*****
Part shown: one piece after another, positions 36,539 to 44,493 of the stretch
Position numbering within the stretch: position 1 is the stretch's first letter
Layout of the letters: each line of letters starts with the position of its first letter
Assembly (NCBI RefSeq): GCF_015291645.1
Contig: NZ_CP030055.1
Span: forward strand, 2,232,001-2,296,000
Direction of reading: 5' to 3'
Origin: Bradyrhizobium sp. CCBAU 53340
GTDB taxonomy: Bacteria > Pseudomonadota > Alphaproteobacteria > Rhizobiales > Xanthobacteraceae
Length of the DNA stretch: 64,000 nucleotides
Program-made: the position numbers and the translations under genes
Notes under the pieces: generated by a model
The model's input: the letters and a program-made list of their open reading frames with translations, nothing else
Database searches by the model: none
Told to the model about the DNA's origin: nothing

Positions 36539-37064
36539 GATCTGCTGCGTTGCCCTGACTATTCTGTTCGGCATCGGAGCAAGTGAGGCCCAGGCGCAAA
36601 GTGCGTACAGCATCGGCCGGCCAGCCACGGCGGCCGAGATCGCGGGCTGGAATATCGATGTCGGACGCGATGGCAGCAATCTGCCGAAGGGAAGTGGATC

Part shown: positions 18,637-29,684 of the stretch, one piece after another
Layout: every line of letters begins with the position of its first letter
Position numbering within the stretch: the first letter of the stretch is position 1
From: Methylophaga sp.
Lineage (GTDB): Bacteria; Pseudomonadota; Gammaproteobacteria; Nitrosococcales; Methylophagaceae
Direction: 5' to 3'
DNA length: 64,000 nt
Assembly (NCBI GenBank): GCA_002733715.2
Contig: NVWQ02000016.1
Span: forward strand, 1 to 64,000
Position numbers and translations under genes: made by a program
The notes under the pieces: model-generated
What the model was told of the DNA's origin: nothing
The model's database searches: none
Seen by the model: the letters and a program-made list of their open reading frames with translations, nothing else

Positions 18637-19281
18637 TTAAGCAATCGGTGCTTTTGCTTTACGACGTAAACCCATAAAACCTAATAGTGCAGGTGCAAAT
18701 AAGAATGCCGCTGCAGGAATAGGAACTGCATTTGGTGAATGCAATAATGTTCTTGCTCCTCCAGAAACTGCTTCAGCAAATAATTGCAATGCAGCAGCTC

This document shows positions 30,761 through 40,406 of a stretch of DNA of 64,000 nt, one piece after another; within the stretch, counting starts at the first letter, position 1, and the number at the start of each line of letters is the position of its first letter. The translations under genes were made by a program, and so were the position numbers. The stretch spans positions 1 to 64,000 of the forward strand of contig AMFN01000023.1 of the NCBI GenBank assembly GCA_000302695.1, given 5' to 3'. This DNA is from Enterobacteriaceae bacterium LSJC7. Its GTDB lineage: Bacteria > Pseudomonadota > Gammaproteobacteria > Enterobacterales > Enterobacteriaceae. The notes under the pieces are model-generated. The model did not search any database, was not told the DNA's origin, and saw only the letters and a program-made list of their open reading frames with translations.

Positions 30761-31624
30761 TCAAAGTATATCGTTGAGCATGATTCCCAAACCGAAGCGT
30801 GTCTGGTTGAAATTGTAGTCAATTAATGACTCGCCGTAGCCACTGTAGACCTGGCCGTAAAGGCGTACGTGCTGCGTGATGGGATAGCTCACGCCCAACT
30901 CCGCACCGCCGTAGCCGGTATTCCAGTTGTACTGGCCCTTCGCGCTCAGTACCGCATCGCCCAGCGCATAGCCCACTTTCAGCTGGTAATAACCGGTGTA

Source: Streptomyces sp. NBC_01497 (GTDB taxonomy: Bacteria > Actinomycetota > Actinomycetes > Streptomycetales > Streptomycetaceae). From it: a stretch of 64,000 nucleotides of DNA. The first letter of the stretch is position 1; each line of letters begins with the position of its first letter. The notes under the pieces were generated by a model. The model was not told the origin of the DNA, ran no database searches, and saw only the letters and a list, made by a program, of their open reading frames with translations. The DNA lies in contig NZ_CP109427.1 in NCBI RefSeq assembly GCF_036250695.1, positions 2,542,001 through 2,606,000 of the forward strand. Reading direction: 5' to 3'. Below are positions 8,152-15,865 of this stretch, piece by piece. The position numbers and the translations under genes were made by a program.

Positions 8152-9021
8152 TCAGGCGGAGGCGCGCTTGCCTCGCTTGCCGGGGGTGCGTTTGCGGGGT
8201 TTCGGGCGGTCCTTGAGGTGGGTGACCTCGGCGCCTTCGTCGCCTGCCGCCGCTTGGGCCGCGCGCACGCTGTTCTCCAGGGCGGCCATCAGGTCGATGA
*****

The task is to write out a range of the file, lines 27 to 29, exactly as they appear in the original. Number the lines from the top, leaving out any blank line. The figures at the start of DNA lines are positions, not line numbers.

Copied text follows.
Contig: NVWQ02000016.1
Span: forward strand, 1 to 64,000
Position numbers and translations under genes: made by a program